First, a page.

2. Lest it appears that I’m deriding the quality of road construction in this country, I should note that attempts to drain roads in wet weather in 18th century England by placing a cant on them led to coaches toppling over where such a method of drainage was attempted.
3. Probably I’d say “I myself etc.” If I say the sentence out loud, there’d have to be noticeable pauses either side of myself.


I’m not alone in my vice

No, not that one, the other one. All right, the other other one.

Chris has an entry about chinesepera-kun in which he mentions Barking at the Sun as the source of his discovery. I followed the link and found that BatS (d’you mind if I acronymise you thus? [Acronymise? I’m reaching for the Paracetamol. –ed.]) is the product of at least one Chengdu-based expat. I did check the list of Chengdu-based blogs on the CBL when I first came here, but most of them (being few in number to begin with) seemed to be moribund or the blogger had long since departed. Off the top of my head, I’m not aware of any other foreigners blogging from Chengdu, although I’m sure they’re out there.

Somewhere, and I don’t recall where exactly, I ran into the phrase “barking at the sun”. No, I do recall. I was looking up the character 蜀 (Shǔ) in my dictionary. The entry has the phrase 蜀犬吠日 (Shǔ quǎn fèi rì) “Sichuan dogs bark at the sun”, meaning ignorant people are easily surprised. Makes sense if you recall that we rarely see the sun.

In unrelated news, I note that I’ve been getting a lot of hits for bamboo this, that and the other recently. I had one for bamboo stories:

Once upon a time, there was some bamboo. It grew for a few years and was then cut down and turned into chopsticks, brush holders, and many other ingenious things.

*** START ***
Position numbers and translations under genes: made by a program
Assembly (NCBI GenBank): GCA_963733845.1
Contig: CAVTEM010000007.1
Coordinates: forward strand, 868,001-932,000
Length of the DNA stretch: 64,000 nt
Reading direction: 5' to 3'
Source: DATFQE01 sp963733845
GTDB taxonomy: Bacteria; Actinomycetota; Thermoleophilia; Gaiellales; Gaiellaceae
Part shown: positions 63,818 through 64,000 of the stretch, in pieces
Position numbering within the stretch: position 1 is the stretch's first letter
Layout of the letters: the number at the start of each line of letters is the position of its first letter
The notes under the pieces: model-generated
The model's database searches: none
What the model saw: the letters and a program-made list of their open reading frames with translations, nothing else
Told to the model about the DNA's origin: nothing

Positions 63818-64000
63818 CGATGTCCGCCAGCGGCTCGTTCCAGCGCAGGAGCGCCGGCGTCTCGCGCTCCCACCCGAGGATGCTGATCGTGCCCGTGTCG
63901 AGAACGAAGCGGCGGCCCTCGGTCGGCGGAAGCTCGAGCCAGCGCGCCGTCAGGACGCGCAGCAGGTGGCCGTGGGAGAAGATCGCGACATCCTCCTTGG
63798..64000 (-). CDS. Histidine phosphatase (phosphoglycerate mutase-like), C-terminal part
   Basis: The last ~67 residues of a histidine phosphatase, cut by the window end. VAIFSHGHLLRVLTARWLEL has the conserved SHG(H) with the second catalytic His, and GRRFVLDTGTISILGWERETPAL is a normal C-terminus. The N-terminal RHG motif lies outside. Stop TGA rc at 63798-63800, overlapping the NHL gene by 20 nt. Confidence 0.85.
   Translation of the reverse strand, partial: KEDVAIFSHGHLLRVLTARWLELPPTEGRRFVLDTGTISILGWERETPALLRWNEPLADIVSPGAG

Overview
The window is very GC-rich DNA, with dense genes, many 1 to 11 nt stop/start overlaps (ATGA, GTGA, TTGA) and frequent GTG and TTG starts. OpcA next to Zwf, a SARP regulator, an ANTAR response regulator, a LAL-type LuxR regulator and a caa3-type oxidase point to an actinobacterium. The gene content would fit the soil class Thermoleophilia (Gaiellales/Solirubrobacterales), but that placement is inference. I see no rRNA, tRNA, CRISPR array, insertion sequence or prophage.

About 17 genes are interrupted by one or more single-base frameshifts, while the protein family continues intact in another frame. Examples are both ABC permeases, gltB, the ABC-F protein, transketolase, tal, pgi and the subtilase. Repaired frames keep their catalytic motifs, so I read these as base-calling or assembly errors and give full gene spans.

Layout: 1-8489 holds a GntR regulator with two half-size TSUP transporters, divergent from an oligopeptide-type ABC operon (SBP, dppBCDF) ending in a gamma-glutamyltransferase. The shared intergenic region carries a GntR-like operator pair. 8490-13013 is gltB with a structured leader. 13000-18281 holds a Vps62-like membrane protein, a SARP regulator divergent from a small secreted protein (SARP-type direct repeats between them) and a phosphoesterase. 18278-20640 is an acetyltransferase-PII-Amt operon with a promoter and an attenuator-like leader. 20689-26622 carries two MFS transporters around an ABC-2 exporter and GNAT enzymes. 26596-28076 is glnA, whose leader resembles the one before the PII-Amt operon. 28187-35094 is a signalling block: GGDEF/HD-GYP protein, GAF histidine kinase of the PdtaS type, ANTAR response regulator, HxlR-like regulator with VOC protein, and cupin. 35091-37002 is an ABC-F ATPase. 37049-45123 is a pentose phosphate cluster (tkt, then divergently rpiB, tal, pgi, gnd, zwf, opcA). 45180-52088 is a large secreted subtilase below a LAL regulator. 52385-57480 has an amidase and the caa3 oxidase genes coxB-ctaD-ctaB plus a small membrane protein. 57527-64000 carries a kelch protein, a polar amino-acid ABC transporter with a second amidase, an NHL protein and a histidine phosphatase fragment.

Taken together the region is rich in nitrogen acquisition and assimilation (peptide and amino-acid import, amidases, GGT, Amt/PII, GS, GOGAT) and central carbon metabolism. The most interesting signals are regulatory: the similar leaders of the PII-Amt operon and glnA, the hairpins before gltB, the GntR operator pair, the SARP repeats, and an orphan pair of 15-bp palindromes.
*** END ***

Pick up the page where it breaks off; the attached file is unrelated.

The End.

And there was one for the world’s tallest bamboo, which is not a thing I believe I’ve ever mentioned. All right, I have no idea which sort of bamboo holds that particular record and will leave the intrepid explorers of Cyberia to find out for themselves. Another recent visitor wanted to know the pronunciation of 竹 (zhú) “bamboo”.

竹 zhú "bamboo"

The initial is a non-aspirated retroflex affricate, and the word is 2nd tone.

I’ve also been getting hits for how to pronounce words in French ever since I posted an entry about Jérôme Kerviel’s name. One wanted to know how you pronounce “green” in French. Of course, the real question should’ve been how to pronounce “vert”, which is the French word for “green”. I assume the -t is silent unless followed by a vowel, audible or otherwise.

One of my most recent hits via Baidu was for vagna, which is 3rd sg pres indic of the Piedmontese vagné “to win”. How curious that someone in China (who isn’t me) should be searching for a Piedmontese word. Perhaps they were looking for some other word, although I can’t even begin to guess which one.

[11.08.14. Shifted post from Computers and Internet to Linguistics, where it seems a little more germane.]

What’s in a name?

Or is it serendipity?

In The Chinese Language, Daniel Kane devotes a large part of Chapter 4 to kinship terms, a system which is horrendously complex. At the end of the section he mentions some less reputable terms, including 姨太太 (yítàitai) “concubine”.

In Lust/Caution, the name of the collaborationist minister is Mr Yee and throughout the film, in Chinese, his wife is Yee Taitai (Mrs Yee). Because of the similarity to 姨太太, I was wondering whether this was a deliberately ironic choice of name, that emphasises the importance of the mistress over the wife. Mind you, there was no indication in the story that the wife had the faintest idea what was going on.

Familiarity breeds contempt.

Adult Shop Ever since I’ve been in Chengdu, I’ve passed the sign in the picture (which is on the corner opposite the school) every day. I’ve managed to look at it without really thinking about what it says. On a recent post-prandial venture, I noticed for the first time an adult shop down the road across the river. That’s what this is advertising, but it wasn’t until I saw[1] the shop that I finally bothered to think about the sign itself.